So, what does the future hold?

…NO-ONE KNOWS! Deal with it. Move on.

It doesn’t matter whether you have a calculator or a PhD, a supercomputer and a job with a 200 year old financial institution that is a fact. So, can we PLEASE get over our prediction addiction and deal with what we are able to influence in the real world!?

Coincidentally, this morning, I read an excellent book review (Models Behaving Badly by Emanuel Derman) and I wanted to share his quote about mathematical models: “we are trying to force the ugly stepsister’s foot into Cinderella’s pretty glass slipper. It doesn’t fit without cutting off some of the essential parts.” 

But here is yet another expert making the same point…

Simulations of highly dynamic natural systems have shown that models of growing complexity are moving slowly toward reasonable replications of reality: global climate modelling is a fine example of this slow, but indisputable, trend. In contrast, forecasts of interactions of social, economic, technical, and environmental developments are not going to improve by making models more complex. This is because so many critical variables determining eventual outcomes cannot be either anticipated or, when they get considered, their probabilities cannot be confidently placed within bounds narrow enough to generate a restricted fan of possible outcomes that might be used in confident decision making. Once the inherent uncertainties make the outcome fan too wide, there is little point in building more complex models: we might have obtained pretty much the same results with a small electronic calculator and the proverbial back of an envelope.

What to Do Instead

…a new century will make little difference to our ability of making point forecasts: we will spend more time and money on playing the future game—but our predictions will continue to be wrong.
But acknowledging these realities is not the same as advocating a complete abstention from looking far ahead. There is a fundamental difference between decisions that are good only if a particular prediction turns out to be correct—and the ones that are good for a range of alternative futures: scenarios, rather than point forecasts, are thus much more valuable, both from heuristic and from practical points of view. As the future is inherently unpredictable, it is the decision analysis or contingency planning under a range of alternative scenarios that should be pursued most diligently. Techniques comprising this approach range from narrative and normative scenarios to Monte Carlo simulations and to stochastic programming.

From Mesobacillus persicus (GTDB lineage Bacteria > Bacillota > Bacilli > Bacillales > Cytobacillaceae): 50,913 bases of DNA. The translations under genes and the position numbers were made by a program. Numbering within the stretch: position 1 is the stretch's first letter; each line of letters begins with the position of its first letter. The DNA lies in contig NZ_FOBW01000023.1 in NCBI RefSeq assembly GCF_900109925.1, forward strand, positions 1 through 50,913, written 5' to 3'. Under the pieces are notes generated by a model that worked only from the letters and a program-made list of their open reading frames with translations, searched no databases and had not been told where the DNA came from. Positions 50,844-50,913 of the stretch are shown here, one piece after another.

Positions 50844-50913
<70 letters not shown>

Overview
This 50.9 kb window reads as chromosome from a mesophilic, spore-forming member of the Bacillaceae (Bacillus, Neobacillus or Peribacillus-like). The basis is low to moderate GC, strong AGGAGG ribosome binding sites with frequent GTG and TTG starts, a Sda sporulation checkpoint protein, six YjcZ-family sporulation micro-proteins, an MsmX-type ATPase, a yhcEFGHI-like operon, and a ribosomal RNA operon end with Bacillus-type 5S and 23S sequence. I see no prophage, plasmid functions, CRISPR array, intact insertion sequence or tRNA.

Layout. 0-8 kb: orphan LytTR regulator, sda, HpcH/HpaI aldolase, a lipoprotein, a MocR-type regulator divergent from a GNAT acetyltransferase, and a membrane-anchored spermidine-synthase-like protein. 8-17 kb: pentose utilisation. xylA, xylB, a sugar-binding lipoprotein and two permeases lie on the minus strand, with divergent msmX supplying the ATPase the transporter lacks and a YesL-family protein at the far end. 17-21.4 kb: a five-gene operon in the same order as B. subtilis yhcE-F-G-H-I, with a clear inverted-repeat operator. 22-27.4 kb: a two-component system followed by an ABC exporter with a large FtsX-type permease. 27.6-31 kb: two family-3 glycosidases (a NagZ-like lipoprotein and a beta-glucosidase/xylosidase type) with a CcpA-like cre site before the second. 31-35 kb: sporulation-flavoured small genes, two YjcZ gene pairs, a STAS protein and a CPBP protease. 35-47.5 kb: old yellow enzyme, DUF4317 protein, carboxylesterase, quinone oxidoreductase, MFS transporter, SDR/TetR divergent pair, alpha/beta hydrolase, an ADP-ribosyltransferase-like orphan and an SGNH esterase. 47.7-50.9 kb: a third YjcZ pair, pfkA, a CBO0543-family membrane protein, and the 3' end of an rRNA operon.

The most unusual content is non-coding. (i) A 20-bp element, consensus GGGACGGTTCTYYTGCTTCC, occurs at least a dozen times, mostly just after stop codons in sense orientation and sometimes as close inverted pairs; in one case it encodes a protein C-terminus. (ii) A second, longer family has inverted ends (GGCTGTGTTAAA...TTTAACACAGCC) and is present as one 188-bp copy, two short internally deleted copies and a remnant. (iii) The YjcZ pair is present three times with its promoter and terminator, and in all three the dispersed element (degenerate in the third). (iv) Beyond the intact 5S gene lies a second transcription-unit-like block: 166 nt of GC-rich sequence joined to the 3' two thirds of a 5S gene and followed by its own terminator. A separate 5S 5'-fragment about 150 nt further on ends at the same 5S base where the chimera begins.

Continue Reading

The author of these comments (Vaclav Smil) knows what he is talking about. As does Nassim Taleb when he talks about anti-fragility – that’s RESILIENCE to you and me!

The problem is that, to make an enterprise more resilient, requires redundancy – to absorb the unforeseen or unforeseeable “shocks” from a turbulent and unpredictable economy – and this is something that the money-men struggle to cope with! That is, to some extent, understandable because the obvious questions are: what, where, how much, for how long?

When it comes to a business finance perspective the term “redundancy” has an entirely different meaning! Other familiar terms such as “lean”, just-in-time”, “outsourced” or “optimal” have similar connotations but, rather than adding resilience they tend to make a business more fragile.

Not a good position in a VUCA World

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